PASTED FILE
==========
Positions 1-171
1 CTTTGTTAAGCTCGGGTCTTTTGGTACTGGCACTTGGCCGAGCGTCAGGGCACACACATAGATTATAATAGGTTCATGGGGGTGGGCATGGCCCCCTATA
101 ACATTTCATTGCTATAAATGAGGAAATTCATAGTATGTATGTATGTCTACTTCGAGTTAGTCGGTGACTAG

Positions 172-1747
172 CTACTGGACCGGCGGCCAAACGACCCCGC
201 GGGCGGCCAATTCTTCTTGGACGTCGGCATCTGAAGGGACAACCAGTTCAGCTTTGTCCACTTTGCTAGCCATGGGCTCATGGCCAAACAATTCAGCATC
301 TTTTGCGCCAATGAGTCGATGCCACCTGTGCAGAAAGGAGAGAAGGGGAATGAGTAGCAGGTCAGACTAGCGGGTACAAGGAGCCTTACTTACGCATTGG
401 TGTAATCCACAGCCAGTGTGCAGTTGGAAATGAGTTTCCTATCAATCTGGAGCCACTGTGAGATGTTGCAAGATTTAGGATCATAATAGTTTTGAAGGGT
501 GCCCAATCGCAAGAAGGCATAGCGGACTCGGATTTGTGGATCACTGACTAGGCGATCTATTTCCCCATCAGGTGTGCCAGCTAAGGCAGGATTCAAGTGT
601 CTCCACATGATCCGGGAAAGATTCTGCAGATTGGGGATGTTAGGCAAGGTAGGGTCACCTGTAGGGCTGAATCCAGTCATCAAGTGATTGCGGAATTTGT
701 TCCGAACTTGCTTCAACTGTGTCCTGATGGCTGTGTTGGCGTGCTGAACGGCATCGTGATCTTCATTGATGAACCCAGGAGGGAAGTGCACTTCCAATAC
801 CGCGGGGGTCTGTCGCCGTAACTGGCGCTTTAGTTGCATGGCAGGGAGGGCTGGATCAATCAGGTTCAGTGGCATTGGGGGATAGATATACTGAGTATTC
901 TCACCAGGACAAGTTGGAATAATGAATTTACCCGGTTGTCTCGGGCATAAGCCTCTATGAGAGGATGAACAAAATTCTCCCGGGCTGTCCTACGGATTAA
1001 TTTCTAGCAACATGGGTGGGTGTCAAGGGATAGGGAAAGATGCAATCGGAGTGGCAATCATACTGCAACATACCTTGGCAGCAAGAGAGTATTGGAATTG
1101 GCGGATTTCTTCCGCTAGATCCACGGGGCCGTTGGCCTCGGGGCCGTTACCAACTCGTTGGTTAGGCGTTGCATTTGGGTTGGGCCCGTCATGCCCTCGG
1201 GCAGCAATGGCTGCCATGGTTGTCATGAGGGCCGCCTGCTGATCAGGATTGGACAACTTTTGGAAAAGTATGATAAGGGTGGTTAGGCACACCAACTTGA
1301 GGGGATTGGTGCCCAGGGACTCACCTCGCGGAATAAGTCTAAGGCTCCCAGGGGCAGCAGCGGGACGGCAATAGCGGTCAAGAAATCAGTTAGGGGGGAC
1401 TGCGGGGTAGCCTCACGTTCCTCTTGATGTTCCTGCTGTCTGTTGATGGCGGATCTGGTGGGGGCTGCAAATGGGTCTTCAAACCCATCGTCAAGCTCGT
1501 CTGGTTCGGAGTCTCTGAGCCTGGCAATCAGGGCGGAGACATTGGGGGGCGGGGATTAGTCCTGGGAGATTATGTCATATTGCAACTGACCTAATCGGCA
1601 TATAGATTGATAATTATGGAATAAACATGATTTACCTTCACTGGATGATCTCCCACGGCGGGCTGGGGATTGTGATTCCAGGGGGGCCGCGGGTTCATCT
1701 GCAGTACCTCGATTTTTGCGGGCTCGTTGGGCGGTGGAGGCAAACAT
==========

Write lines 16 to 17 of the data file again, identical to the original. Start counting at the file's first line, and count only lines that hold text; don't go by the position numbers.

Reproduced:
1201 GCAGCAATGGCTGCCATGGTTGTCATGAGGGCCGCCTGCTGATCAGGATTGGACAACTTTTGGAAAAGTATGATAAGGGTGGTTAGGCACACCAACTTGA
1301 GGGGATTGGTGCCCAGGGACTCACCTCGCGGAATAAGTCTAAGGCTCCCAGGGGCAGCAGCGGGACGGCAATAGCGGTCAAGAAATCAGTTAGGGGGGAC